Yesterday, U.K. Prime Minister Boris Johnson announced that the planned reopening of the country’s economy on June 21 would be delayed by four weeks. The delay gives time for more individuals to be fully vaccinated against COVID-19. The postponement comes as 90% of new COVID cases in the U.K. are now attributable to the highly contagious Delta strain of the disease. The reopening of the economy is now scheduled for July 19.
Great Britain’s economy is having a cool reaction to the delay. The GBP/USD was down by almost 0.3% on Tuesday, after falling yesterday by 0.02% yesterday prior to the announcement. The UK 100, on the other hand, is seeing an uptick, rising by 0.4% on Tuesday morning after notching higher on both Monday and Friday. Some of the optimism pushing the index up may be coming from the news from this morning that U.K. unemployment is down, while the number of job vacancies is on the rise.
Meanwhile, the EUR/GBP is up by 0.3% this morning. This may reflect the U.K.’s difficulties in controlling the virus in comparison to the rest of Europe. Although there are signs that Britain’s GDP may be strengthening for Q2 2021, the postponement of the reopening schedule may have a negative impact on consumer confidence.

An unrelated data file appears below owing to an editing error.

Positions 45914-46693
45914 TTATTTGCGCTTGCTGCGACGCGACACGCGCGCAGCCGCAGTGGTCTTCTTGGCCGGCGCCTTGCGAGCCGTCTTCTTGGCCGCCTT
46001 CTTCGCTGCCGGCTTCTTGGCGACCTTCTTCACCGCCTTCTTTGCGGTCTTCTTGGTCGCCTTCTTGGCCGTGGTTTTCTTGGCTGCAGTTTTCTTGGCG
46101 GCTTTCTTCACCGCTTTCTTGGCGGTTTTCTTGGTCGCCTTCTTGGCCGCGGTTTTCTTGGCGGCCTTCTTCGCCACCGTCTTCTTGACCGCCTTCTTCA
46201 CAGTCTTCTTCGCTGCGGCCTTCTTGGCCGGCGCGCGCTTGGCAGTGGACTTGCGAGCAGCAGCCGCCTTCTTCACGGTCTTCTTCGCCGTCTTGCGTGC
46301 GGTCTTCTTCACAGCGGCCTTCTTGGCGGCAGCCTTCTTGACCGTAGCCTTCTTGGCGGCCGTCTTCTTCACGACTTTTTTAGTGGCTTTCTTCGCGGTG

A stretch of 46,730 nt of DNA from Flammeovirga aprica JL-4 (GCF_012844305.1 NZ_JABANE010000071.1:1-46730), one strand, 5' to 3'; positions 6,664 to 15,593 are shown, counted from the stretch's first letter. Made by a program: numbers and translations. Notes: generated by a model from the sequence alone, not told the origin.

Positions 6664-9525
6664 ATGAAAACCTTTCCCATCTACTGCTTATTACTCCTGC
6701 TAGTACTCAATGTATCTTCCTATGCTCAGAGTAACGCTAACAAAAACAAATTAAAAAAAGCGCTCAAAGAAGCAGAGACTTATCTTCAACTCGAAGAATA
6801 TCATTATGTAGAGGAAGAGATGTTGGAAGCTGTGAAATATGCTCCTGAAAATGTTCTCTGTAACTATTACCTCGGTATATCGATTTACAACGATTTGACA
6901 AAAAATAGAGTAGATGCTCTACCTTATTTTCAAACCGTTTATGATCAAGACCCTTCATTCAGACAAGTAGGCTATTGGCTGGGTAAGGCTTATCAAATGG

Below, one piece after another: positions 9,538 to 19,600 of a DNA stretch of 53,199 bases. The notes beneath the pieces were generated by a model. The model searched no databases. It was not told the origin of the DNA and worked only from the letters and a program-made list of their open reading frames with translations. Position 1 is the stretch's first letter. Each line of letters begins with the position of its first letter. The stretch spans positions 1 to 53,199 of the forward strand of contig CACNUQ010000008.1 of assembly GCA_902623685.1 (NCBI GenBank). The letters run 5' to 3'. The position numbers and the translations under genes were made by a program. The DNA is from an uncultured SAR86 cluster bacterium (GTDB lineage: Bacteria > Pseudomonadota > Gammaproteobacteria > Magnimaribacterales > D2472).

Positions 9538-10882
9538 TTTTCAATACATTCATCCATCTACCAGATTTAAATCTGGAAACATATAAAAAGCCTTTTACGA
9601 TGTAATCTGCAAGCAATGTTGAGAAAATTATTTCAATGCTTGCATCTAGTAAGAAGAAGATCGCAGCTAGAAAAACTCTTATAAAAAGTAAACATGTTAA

Brexit Continues to Affect the U.K. Economy
Brexit woes may also be playing a role in the EUR/GBP Forex pair’s rise. Throughout the negotiations with Europe, Great Britain has attempted to keep the flow of goods and services open by refusing to inspect goods coming across its border with Northern Ireland. The U.K. considers this freedom of movement to be a key part of the Belfast Good Friday agreement, which ended the violent conflict between Protestants and Catholics in the region.
According to the EU, however, the lack of inspection violates the terms of the 2019 Brexit agreement. Northern Ireland has agreed to adhere to EU rules because of its shared border with Ireland, while the rest of the U.K. has opted out of these guidelines. Therefore, an inspection is necessary to reject goods that do not meet EU specifications. The complications in these talks have pushed the two regions to the edge of a trade war.
Pfizer and AstraZeneca Vaccines Work Against COVID Delta Variant
In a study released on Monday in the U.K., it was found that both the Pfizer (PFE) and AstraZeneca (AZN-L) vaccines offer significant protection against the COVID Delta strain which is sweeping the U.K. and India. Being fully vaccinated with the Pfizer vaccine kept 96% of people from being hospitalised, while the AstraZeneca vaccine kept 92% of people from being admitted to the hospital. According to experts, this is similar to their levels of protection against the Alpha strain of the virus. Pfizer stock traded down by 1.3% yesterday before the study was released, while AstraZeneca stock prices are currently up nearly 0.6% from yesterday’s close.
As the Delta variant of the virus becomes the dominant strain in the U.K., the four-week delay in reopening the economy could provide time for more people to receive the Pfizer and AstraZeneca vaccines.